A Sense of Place

Last week I returned to Williamsburg, the town in which the Mill River Flood took place. The Williamsburg Historical Society had asked me if I would speak at their annual meeting this year, in conjunction with the launch of AMERICAN PHOENIX. The meeting was held in the First Congregational Church after a potluck supper and the instant I walked into the room, with everyone’s homemade dishes and warm welcomes, I felt a thrill of coming home.

For much of the past ten years I have been living in Williamsburg in my imagination, recreating its life in the middle of the 19th century. It is the town in which William Skinner began manufacturing silk, where he made a name for himself and, as an immigrant, where he planted his roots in this country. It is the town he once thought he would live in for the rest of his life, and he probably would have, if not for the Mill River Flood and the catastrophic losses that forced him to move. Leaving town would prove to be one of the most difficult – and wisest – decisions of his life, exemplifying the hard truth that sometimes we have to leave what we know to realize what we can. Sometimes we have to change everything in order to survive.

On my way to the church, I passed the stretch of town that was once Skinnerville, the village Skinner had established around his first silk mill. There is no village here anymore, but a few houses remain from the time of the flood, having been salvaged in the aftermath, and they have lined Route 9 now for more than a hundred years. Several were aglow with lights in the twilight and radiated warmth as I drove passed, while autumn leaves fell to the ground around them, carpeting the land in color, in a burst of life before winter. These houses, stalwart witnesses to history, are quietly and wonderfully alive and reflect still another kind resiliency.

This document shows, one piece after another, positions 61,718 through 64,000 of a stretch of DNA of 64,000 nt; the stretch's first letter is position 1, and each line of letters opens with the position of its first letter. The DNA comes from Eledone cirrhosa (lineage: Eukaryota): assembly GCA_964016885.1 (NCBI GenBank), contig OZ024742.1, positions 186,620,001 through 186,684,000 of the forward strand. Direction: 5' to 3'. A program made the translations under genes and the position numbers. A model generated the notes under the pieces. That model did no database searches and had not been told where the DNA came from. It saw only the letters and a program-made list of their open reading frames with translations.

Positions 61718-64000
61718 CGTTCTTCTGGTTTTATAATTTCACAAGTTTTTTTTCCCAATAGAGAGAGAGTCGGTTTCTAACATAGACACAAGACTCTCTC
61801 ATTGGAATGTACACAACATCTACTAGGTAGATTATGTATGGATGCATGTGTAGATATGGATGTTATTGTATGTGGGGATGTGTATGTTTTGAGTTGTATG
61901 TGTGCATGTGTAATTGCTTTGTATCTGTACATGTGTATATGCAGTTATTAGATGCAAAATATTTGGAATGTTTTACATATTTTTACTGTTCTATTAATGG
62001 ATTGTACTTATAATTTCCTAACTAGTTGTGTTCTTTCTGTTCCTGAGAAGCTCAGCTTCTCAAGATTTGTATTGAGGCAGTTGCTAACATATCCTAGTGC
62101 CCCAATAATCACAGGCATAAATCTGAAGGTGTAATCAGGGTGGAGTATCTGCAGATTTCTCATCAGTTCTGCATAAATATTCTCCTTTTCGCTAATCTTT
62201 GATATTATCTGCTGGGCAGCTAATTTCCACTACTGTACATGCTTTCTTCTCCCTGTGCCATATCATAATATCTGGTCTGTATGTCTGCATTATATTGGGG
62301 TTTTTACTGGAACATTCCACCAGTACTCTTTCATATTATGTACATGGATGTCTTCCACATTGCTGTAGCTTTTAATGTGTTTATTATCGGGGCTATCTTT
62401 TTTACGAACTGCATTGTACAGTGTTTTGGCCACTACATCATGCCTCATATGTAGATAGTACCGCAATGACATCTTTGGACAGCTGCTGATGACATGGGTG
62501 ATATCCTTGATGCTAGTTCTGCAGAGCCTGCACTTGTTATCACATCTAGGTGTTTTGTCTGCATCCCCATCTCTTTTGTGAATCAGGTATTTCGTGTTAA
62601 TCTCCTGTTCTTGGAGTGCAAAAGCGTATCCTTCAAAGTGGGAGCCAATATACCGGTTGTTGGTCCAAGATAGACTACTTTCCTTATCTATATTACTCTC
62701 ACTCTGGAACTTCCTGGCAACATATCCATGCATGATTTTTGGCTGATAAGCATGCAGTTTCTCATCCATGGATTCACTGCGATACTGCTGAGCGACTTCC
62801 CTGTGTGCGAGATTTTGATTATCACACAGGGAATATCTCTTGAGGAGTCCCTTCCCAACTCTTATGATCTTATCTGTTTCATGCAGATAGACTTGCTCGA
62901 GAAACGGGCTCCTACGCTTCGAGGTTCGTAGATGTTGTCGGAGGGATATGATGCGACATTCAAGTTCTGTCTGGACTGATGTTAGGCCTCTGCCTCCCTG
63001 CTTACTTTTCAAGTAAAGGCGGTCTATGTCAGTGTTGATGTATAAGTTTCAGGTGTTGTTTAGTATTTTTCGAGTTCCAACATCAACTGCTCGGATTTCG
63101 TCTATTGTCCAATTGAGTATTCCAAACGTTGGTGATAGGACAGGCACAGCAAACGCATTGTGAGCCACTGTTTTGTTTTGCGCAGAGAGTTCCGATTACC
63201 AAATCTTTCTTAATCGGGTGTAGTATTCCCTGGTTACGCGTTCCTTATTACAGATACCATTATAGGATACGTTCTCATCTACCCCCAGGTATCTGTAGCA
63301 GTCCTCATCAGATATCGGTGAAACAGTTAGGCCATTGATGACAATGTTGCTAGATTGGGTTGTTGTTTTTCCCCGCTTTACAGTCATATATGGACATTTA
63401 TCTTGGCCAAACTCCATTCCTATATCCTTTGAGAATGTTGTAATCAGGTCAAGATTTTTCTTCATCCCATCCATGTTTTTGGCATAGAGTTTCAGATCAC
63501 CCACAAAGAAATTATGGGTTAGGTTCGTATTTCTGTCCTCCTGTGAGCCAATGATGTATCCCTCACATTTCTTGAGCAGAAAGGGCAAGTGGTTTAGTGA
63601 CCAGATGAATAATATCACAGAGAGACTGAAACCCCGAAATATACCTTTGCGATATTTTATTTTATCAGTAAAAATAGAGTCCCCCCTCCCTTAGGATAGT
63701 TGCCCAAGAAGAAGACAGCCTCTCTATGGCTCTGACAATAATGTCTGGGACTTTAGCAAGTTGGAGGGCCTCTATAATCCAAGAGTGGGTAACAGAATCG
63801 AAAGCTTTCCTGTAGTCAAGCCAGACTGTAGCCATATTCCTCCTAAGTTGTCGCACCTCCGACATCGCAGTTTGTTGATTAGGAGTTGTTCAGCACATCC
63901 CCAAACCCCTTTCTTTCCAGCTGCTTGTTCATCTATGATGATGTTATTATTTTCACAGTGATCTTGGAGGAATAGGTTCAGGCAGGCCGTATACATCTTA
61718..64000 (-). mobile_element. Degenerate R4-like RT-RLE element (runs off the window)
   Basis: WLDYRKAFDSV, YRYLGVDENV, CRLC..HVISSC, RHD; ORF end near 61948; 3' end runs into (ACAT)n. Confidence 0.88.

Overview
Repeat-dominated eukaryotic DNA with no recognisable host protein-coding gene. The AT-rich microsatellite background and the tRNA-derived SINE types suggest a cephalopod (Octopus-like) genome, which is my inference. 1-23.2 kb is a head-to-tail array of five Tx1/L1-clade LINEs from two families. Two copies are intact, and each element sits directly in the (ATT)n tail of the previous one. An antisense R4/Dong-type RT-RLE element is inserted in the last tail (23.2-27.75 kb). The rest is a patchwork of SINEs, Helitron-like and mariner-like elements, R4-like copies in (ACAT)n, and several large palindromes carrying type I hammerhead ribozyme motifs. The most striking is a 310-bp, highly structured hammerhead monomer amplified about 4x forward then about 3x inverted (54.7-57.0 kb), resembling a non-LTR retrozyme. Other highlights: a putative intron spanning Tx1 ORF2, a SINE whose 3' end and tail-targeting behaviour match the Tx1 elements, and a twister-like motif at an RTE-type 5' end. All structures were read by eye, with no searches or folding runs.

I have worked on AMERICAN PHOENIX for so long, and spent so many hours in Williamsburg conducting research that it was unbelievably special for me to be returning, finally, with a finished book to share. As I concluded my reading, there in the First Congregational Church to an audience of more 60 people, I began to feel a certain weight to the moment. There I was, William Skinner’s descendant, more than a century after the disaster, having returned to the place that put his name on the map, reading from my own book about Skinnerville in 1874, to the residents of Williamsburg in 2012, recalling the world that those houses once knew and the flood that took such courage to survive, giving voice to a story that we all, in some way, shared through our collective history. Time seemed to collapse.

Although I am not a native of Williamsburg, I have found a sense of place here in its past, through my family, and I felt such a sense of homecoming that as I was reading my final words I could feel that connection in my bones. Sometimes we don’t know why we do what we do, or where our passions will lead us, but then we find ourselves in a moment where it all comes together, the past, the present, and the future, and everything feels just right. We feel at home.


  1. Laura Spinella says

    Hi Sarah,

    Great blog! I look forward to more posts!


Speak Your Mind